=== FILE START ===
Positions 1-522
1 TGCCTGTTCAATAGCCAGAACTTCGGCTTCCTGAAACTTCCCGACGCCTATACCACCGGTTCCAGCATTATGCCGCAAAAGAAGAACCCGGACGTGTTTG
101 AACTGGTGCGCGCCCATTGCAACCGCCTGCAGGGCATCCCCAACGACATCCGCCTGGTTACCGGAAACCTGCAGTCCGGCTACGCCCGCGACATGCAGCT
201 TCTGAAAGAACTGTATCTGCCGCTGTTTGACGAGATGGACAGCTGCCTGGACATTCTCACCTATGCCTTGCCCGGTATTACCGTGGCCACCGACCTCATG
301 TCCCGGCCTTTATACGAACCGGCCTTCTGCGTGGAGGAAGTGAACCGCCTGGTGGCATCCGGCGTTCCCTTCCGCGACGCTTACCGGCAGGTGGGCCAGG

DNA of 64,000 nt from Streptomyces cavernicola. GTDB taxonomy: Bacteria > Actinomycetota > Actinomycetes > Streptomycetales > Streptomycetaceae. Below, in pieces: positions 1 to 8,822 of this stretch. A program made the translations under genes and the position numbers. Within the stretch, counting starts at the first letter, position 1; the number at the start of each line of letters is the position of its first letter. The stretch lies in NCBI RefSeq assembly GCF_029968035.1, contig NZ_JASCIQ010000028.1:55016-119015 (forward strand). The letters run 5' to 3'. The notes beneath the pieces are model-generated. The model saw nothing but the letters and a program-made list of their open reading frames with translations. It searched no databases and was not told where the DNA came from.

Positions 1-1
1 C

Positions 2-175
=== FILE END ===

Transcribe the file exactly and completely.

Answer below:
Positions 1-522
1 TGCCTGTTCAATAGCCAGAACTTCGGCTTCCTGAAACTTCCCGACGCCTATACCACCGGTTCCAGCATTATGCCGCAAAAGAAGAACCCGGACGTGTTTG
101 AACTGGTGCGCGCCCATTGCAACCGCCTGCAGGGCATCCCCAACGACATCCGCCTGGTTACCGGAAACCTGCAGTCCGGCTACGCCCGCGACATGCAGCT
201 TCTGAAAGAACTGTATCTGCCGCTGTTTGACGAGATGGACAGCTGCCTGGACATTCTCACCTATGCCTTGCCCGGTATTACCGTGGCCACCGACCTCATG
301 TCCCGGCCTTTATACGAACCGGCCTTCTGCGTGGAGGAAGTGAACCGCCTGGTGGCATCCGGCGTTCCCTTCCGCGACGCTTACCGGCAGGTGGGCCAGG

DNA of 64,000 nt from Streptomyces cavernicola. GTDB taxonomy: Bacteria > Actinomycetota > Actinomycetes > Streptomycetales > Streptomycetaceae. Below, in pieces: positions 1 to 8,822 of this stretch. A program made the translations under genes and the position numbers. Within the stretch, counting starts at the first letter, position 1; the number at the start of each line of letters is the position of its first letter. The stretch lies in NCBI RefSeq assembly GCF_029968035.1, contig NZ_JASCIQ010000028.1:55016-119015 (forward strand). The letters run 5' to 3'. The notes beneath the pieces are model-generated. The model saw nothing but the letters and a program-made list of their open reading frames with translations. It searched no databases and was not told where the DNA came from.

Positions 1-1
1 C

Positions 2-175